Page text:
Achieving Zero Hunger and eradicating malnutrition by 2030 – as mandated by Sustainable Development Goal (SDG 2) – is the World Food Programme’s raison d’être. In a fast-moving world, the challenges posed by this mission are constantly changing, and so are the tools and approaches that can be used to overcome them.
WFP embraces innovation and has a proven track record of piloting, implementing and scaling new ideas. This is not limited to adopting novel technologies, but includes different ways of designing and executing its programmes. Whether it is using mobile phones to gather data from inaccessible areas via SMS or transfer cash to people on the move, adopting iris scan technology to identify people entitled to receive assistance, promoting airtight storage equipment or piloting hydroponic farming techniques to improve the livelihoods of refugee communities, WFP constantly strives to find ever more effective ways to ensure nobody goes hungry.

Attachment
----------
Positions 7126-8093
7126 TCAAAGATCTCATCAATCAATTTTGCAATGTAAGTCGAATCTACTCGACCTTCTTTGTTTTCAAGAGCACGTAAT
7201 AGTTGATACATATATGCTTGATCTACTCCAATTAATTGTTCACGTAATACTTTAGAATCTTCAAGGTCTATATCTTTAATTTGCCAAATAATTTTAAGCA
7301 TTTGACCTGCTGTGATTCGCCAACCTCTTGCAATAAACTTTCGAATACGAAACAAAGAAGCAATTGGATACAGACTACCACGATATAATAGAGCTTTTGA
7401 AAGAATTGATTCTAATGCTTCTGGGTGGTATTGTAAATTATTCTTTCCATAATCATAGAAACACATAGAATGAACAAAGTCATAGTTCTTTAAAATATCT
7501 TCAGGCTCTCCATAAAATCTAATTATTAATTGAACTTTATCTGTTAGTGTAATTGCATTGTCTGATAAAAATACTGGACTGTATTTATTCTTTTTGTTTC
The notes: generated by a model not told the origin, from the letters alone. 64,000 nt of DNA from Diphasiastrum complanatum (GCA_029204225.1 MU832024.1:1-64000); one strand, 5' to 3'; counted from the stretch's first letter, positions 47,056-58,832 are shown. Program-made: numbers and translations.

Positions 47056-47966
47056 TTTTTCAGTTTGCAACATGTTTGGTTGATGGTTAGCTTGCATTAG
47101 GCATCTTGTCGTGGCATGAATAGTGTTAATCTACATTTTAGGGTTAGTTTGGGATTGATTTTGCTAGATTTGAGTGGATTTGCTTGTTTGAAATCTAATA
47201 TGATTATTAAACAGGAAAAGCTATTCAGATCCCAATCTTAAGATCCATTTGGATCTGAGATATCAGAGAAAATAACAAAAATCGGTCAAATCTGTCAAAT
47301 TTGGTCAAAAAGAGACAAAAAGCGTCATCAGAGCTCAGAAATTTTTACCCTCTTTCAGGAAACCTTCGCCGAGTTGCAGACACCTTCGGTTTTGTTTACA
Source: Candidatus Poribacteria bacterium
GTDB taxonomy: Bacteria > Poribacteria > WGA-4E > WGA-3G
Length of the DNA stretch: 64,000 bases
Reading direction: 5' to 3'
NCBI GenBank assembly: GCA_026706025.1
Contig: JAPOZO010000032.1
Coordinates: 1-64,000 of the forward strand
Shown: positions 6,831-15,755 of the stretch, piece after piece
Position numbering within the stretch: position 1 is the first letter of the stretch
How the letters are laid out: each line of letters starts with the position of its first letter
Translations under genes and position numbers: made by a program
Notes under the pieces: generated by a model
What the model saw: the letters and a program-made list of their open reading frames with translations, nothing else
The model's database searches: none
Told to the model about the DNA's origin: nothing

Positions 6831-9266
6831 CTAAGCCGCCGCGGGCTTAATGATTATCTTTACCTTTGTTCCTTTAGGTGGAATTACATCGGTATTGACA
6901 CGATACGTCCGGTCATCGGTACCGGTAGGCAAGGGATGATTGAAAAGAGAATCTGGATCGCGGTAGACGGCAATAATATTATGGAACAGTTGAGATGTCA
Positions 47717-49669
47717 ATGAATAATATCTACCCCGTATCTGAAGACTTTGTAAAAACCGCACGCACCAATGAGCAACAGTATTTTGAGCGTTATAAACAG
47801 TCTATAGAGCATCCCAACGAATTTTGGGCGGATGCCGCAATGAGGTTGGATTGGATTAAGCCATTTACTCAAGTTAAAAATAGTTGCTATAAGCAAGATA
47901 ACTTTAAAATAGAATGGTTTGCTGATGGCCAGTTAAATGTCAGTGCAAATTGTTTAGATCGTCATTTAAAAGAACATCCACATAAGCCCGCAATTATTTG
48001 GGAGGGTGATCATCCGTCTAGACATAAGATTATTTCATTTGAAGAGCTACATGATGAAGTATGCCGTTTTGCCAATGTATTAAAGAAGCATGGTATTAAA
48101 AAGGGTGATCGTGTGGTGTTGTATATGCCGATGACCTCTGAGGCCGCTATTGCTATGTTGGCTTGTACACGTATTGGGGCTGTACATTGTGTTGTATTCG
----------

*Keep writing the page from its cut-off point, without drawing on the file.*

In this vein, WFP works to continually improve its already adopted innovations. For example, it has successfully piloted and is now scaling up blockchain technology to deliver cash-based assistance to Syrian refugees in Jordan. WFP is looking at how a blockchain-based system can be used to provide a solution for improved digital identity management, as well as more efficient supply chain operations.
To maintain this forward-looking approach, WFP keeps a close watch on the latest developments and proactively encourages innovative thinking on the part of its staff and external companies, including through the organization’s Innovation Accelerator in Munich, Germany. Launched in 2016 and modelled after private sector start-up accelerators, the WFP Accelerator supports the piloting and further roll-out of pioneering solutions to help ending hunger.